• Bonus or minus? Depends on your cred:  Jamieson notes "the double bind in which television traps a female politician. The style considered credible is no longer suitable to television. But only a person whose credibility is firm can risk adopting a style traditionally considered weak. So a male candidate whose credibility is in part a function of presumptions made about those of his sex is more likely to succeed in the 'womanly' style than is an equally competent but stereotypically disadvantaged female candidate." I think that today's wide range of formats for public speaking--including YouTube videos and TED talks--carry forward this demand for a feminine style of speaking. The storyteller, the confider of personal details, is in demand as a speaker, and that favors women's strengths as speakers.
  • So of course, the most prominent speakers of the feminine rhetorical style are men: Jamieson's book makes a thorough case for considering U.S. President Ronald Reagan as a prominent and successful adopter of a "self-disclosive, narrative, personal, 'womanly' style." Many observers, myself included, also put U.S. President Bill Clinton squarely in that speaking camp as well, and occasionally, President Barack Obama. Meanwhile, the public roads are littered with women politicians who, lacking in credibility afforded to men, tried on masculine, stentorian (loud and powerful) speaking styles, from Geraldine Ferraro, the first U.S. female nominee for vice president, to Hillary Clinton and Sarah Palin. Jamieson notes (and I agree) that "women abandoned and now must reclaim the 'womanly' style" of speaking. Play to your strengths, ladies.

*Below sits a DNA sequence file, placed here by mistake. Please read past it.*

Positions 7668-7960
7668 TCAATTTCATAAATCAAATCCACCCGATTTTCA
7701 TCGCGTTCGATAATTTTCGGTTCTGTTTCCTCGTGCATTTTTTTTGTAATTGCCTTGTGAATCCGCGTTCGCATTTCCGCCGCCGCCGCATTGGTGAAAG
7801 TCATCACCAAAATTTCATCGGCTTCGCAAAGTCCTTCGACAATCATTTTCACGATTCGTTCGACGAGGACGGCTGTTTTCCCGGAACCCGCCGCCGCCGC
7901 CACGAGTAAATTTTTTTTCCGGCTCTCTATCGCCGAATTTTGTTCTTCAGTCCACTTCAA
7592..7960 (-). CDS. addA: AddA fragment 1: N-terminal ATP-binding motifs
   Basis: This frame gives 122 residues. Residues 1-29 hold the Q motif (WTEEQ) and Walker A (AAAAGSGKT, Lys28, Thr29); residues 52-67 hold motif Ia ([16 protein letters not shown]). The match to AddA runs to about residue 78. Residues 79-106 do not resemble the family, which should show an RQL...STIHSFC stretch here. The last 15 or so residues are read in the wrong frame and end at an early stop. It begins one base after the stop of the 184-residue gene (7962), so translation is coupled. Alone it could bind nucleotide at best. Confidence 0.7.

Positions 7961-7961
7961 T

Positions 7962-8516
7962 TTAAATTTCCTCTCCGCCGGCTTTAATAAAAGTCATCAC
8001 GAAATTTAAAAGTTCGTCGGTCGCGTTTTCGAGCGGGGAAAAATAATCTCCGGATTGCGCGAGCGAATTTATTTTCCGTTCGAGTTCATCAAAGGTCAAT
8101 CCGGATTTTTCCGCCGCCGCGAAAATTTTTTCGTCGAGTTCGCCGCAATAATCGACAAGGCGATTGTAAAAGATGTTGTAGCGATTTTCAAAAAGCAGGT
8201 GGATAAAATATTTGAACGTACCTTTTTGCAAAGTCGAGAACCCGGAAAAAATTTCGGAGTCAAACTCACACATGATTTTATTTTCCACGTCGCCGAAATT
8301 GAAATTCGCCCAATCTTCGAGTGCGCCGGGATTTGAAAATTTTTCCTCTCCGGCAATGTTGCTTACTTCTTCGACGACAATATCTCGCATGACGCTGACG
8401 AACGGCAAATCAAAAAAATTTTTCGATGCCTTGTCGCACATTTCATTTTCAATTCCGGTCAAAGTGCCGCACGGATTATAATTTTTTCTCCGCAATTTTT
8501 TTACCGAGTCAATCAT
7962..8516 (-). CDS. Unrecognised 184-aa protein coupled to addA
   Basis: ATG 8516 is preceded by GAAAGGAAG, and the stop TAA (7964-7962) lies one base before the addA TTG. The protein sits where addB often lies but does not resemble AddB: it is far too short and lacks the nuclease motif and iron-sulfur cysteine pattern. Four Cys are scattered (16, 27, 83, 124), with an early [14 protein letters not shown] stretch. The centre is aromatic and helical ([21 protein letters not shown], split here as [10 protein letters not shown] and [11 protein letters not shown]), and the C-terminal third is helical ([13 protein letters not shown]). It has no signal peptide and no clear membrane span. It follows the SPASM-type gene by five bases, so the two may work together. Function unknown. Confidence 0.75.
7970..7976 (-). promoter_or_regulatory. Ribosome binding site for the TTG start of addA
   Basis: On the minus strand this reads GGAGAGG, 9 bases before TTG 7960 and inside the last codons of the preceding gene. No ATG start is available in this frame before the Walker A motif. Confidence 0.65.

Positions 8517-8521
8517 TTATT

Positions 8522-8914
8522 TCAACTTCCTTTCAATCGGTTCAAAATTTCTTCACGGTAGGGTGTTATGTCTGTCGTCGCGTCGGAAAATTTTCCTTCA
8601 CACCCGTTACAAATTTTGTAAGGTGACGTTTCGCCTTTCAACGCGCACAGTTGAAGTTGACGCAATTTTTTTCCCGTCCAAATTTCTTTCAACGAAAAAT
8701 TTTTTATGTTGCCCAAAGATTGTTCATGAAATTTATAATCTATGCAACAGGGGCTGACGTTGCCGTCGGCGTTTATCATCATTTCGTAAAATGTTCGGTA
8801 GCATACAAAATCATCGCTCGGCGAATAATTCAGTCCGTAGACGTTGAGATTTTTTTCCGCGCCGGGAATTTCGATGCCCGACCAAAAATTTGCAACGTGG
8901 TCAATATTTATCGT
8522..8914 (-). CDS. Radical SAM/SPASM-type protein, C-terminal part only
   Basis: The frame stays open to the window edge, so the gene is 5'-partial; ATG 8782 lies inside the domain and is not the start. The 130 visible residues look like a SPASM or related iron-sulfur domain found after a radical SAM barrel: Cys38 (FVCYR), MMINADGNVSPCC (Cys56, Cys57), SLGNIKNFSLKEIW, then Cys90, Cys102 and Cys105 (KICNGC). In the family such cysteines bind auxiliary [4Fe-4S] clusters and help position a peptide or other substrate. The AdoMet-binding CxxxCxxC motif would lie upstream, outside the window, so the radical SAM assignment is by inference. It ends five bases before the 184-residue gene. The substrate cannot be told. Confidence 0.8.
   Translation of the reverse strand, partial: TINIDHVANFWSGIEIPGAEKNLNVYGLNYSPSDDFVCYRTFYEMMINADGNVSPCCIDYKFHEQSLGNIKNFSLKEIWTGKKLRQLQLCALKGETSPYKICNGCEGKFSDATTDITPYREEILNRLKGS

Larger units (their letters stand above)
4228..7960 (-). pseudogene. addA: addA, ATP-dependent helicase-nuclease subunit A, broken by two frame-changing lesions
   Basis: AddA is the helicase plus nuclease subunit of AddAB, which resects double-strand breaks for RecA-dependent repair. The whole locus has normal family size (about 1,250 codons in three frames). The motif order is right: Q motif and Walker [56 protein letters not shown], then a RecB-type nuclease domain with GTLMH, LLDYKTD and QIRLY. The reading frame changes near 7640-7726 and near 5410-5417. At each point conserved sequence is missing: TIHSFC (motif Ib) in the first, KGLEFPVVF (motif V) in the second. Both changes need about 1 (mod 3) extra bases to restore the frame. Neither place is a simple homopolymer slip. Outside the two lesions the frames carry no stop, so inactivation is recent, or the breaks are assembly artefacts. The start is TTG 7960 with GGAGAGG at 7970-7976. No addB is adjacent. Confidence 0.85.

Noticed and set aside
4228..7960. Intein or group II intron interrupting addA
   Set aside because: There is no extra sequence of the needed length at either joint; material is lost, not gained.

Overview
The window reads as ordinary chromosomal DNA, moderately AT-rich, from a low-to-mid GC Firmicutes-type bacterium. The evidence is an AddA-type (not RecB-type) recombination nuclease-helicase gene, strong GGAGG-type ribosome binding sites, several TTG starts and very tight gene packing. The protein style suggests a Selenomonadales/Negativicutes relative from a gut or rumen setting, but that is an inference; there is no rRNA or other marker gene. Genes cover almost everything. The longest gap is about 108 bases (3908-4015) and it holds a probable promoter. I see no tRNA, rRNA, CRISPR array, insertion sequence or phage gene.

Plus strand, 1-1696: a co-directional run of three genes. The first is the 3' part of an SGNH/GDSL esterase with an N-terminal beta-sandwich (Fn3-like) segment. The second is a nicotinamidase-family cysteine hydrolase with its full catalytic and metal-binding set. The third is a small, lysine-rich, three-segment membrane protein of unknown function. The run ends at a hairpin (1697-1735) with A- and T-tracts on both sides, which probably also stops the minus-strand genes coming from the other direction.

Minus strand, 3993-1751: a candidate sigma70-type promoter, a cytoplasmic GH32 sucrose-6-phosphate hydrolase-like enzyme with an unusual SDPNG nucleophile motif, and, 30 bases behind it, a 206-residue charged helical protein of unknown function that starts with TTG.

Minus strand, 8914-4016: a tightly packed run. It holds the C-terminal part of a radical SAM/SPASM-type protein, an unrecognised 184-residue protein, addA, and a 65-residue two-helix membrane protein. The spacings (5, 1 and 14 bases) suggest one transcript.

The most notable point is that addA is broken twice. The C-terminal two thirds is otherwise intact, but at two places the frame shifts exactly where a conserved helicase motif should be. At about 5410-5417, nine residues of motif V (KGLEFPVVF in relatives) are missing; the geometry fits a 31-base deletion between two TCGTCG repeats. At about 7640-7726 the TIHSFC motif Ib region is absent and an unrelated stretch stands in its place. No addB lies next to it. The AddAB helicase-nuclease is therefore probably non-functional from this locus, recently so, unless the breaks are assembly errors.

• Adopting a male style negates your femininity as a speaker: In her important speech, The Public Voice of Women, classics professor Mary Beard connects the practice of women adopting a masculine rhetorical style with the ancient practice of labeling women speakers androgynes, or sexless
    wonders (something that dates back to the first century in Rome and is still going on today). She said, "Those [women] who do manage successfully to get their voice across very often adopt some version of the ‘androgyne’ route, like Maesia in the Forum or ‘Elizabeth’ at Tilbury – consciously aping aspects of male rhetoric. That was what Margaret Thatcher did when she took voice training specifically to lower her voice, to add the tone of authority that her advisers thought her high pitch lacked." 
  • Is that where impostor syndrome comes from? Beard then confronts this tactic head-on, saying, "all tactics of that type tend to leave women still feeling on the outside, impersonators of rhetorical roles that they don’t feel they own....we need to go back to some first principles about the nature of spoken authority, about what constitutes it, and how we have learned to hear authority where we do. And rather than push women into voice training classes to get a nice, deep, husky and entirely artificial tone, we should be thinking more about the faultlines and fractures that underlie dominant male discourse." Beard's speech and much more about it are in our Famous Speech Friday series here.
The issue of credibility and speaking style still is a double bind for many women speakers. As a coach, I'd always tell you that you'll do a better job as a speaker if you speak in a style that is authentic to you, and the feminine style is the one currently preferred. But that doesn't mean your audiences will view that approach--or you--as credible. It's an issue we talk about as part of my new workshop on women and public speaking.

On May 15, I'll be convening another session of Be The Eloquent Woman in Washington, DC. It's a subversive new workshop that helps women executives and public officials learn how women speakers are perceived and how to turn those expectations on their heads with confidence, content and credibility. You can grab a sweet discount by registering by April 11. Go here to read how the first workshop went and what participants had to say.